How you feel about the indefinite military detentions of Yaser Esam Hamdi and Jose Padilla will turn largely on what you think life will look like when it starts. By “it,” I mean the moment at which fundamental liberties are curtailed by well-meaning governments and the legal system becomes unable to offer relief. Never having seen “it” happen in my lifetime, I’m hardly an expert. German Jews who survived the Holocaust will tell you that it’s hard to know at exactly which instant you’ve crossed the line into “it.”Fred Korematsu, a Japanese American detained during World War II, knows what “it” looks like, and he says it looks a bit like this. Professor Jennifer Martinez, Padilla’s oral advocate at the Supreme Court this morning, says we are at the line separating “it” from “not it” right now, today—as the court stands poised to decide whether “the government can take citizens off the street and lock them up in jail forever.”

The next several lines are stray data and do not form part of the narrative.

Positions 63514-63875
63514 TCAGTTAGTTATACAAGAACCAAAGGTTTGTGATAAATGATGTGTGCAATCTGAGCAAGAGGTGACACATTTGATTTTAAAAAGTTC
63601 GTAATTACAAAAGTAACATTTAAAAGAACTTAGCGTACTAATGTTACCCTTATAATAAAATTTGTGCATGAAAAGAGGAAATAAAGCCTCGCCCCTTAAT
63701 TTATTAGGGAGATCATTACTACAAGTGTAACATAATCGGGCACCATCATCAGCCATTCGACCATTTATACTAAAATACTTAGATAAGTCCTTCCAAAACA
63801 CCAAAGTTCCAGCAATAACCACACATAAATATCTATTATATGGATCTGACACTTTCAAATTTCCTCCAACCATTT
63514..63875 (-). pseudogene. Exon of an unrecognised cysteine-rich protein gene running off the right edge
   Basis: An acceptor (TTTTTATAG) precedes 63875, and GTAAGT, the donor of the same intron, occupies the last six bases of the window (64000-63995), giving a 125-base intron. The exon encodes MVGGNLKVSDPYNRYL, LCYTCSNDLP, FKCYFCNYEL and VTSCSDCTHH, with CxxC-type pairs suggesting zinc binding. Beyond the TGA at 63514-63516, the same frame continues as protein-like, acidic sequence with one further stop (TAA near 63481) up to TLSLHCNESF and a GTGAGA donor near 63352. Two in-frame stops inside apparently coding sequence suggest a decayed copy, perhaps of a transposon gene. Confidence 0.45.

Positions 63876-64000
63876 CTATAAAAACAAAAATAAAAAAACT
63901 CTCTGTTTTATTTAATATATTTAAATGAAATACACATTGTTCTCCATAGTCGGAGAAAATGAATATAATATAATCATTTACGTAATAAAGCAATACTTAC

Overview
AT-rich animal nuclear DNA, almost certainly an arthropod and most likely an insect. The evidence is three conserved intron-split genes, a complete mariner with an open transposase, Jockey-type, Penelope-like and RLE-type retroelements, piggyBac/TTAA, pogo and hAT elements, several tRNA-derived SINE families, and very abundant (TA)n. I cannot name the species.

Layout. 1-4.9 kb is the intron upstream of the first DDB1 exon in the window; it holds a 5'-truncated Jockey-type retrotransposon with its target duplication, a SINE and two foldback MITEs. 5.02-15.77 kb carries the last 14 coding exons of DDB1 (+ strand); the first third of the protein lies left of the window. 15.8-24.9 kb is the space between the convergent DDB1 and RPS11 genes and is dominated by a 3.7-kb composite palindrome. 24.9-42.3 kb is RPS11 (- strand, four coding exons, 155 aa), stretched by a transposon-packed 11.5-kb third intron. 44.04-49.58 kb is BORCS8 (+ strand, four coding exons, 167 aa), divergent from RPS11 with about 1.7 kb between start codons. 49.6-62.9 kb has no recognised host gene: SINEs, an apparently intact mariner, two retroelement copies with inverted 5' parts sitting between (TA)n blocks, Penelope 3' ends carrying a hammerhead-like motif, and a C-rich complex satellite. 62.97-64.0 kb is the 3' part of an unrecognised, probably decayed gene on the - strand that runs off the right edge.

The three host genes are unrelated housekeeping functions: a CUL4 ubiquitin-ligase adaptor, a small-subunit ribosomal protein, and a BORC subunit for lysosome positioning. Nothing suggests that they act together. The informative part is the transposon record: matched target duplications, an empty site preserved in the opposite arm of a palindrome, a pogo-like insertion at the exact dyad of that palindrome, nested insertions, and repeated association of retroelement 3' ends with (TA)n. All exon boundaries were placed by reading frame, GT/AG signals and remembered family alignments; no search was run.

The crucial issue for both Hamdi and Padilla is whether the courts will hand the president the power to detain alleged “enemy combatants” indefinitely, without charges or access to counsel. The president says he already has that power anyhow: The Constitution gives it to him in his role as commander in chief, and Congress gave it to him, right after Sept. 11, when it authorized him to “use all necessary and appropriate force against those nations, organizations or persons he determines planned, authorized, committed or aided the terrorist attacks.” The president says this isn’t the beginning of “it.” This is the middle of a war.